Wednesday (yellow): the easiest! I got protein for breakfast and lunch (omelette and macaroni & cheese, respectively), and didn't go hungry at all this day. I also happen to like bananas.

Thursday (green): pretty easy as well. Spinach tortellini for lunch was delicious, and I got to have green tea with boba in the evening.

Friday (blue): the absolute worst. I had blueberries all day. and Gatorade. Dinner was this gross blue ice cream I saw at Baskin Robbins. This was so, so gross. Most people tell me they started to worry because they were feeling sick just looking at the photos. Blueberries aside, there is nothing blue that isn't synthetic. And don't try to argue with me here. There are 30 people that each said "Let me think, I know I can think of something blue for you to eat" and I would respond with "No. Really. You can't." Don't say blue potatoes or blue corn chips. This was a photography project, and they do not photograph blue. I hated blue day.

Saturday (indigo): eh. I had an entire bag of blue corn chips, and made a dark purple Naked-based smoothie. This is when I started to get really bored, even though I was happy to have salt again.

Sunday (violet): eh again. I was so, so, so bored by this point. So bored. I had another smoothie, some blue corn cereal I managed to find (yes, violet, lightish purple), boysenberry yogurt, etc. I don't want to look at another fruit again. I am sick of sugar.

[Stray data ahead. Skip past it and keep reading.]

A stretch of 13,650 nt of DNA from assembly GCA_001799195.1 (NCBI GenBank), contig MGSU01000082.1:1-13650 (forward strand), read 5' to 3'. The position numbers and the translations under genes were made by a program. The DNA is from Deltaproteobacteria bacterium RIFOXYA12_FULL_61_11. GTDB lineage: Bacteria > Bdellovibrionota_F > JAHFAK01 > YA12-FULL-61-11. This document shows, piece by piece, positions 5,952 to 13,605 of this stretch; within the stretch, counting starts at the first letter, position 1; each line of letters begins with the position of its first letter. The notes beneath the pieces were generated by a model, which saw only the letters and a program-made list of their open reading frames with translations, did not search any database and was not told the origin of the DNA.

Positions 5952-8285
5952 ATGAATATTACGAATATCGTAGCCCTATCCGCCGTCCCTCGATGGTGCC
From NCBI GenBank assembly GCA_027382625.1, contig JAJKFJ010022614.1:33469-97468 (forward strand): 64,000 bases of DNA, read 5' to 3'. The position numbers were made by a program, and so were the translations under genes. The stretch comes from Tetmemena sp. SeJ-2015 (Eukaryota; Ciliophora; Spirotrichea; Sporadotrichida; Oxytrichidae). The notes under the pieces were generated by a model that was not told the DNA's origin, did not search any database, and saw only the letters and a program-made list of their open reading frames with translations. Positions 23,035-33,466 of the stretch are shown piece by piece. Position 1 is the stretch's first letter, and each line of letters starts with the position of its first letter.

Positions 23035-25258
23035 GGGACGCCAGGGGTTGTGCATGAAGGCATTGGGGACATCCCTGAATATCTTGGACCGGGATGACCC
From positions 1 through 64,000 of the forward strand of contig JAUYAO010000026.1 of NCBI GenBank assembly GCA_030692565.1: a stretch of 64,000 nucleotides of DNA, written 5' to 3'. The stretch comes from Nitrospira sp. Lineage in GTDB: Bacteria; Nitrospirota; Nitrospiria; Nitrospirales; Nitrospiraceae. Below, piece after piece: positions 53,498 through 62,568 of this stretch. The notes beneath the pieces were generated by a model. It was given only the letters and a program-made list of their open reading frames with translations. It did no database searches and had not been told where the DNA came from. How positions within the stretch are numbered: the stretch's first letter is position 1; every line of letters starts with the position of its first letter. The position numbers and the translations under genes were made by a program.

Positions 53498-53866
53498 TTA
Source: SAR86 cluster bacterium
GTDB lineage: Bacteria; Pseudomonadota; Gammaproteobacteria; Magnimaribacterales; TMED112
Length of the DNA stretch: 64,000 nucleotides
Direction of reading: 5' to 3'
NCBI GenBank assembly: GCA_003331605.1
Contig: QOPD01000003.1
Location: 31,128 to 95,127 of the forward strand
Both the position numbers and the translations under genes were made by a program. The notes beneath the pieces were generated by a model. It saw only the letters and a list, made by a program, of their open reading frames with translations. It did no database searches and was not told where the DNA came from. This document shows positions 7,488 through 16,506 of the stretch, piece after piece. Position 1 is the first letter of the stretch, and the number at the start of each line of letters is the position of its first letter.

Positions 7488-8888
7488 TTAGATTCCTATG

By end of Sunday I started to feel terrible. I hadn't had protein in the previous three days, my body was starting to freak out, etc. The beating sun in the desert of McCarren Pool didn't help either. So at sundown I did this:

yes, I did it.


Am I glad I did it? I'm not sure. I like the photos that came out of it.

Would I recommend it to other people? Yes if you don't mind eating a lot of the same things all day, or if you want to screw with your glycemic index.

Would I do it again? No, no, no no no.

Would I do another food /photography based project? Perhaps. I would definitely think a lot more beforehand though.

EDIT | 10 March 2009 : My answers are surely different by now, right? Right. I am drinking a latte and just had a pumpkin muffin. Yes, I'm glad I did the project. Cascading serendipity got me a small freelance gig out of it, taking food photos for a weekly Mental_Floss feature called Dietribes (that archive isn't exhaustive, but you get the idea). I still don't give photography projects much thought, and sometimes they are inconvenient, but I always love what comes out of them. A little bit of "punishing" ends up more rewarding in the end, anyway ^_^

10 August 2007

DJs vs. Socialites as the center of attention

I let the fact that the Daft Punk /Rapture show was sold out dissuade me from trying to go anyway. That was dumb. I could have easily gotten a ticket. There is no point in regretting this now because it's over, so I rode my bike to Studio B for the after party. Luckily I had RSVP'd before the list closed, so I didn't have to pay the twelve dollars. At least I did something right.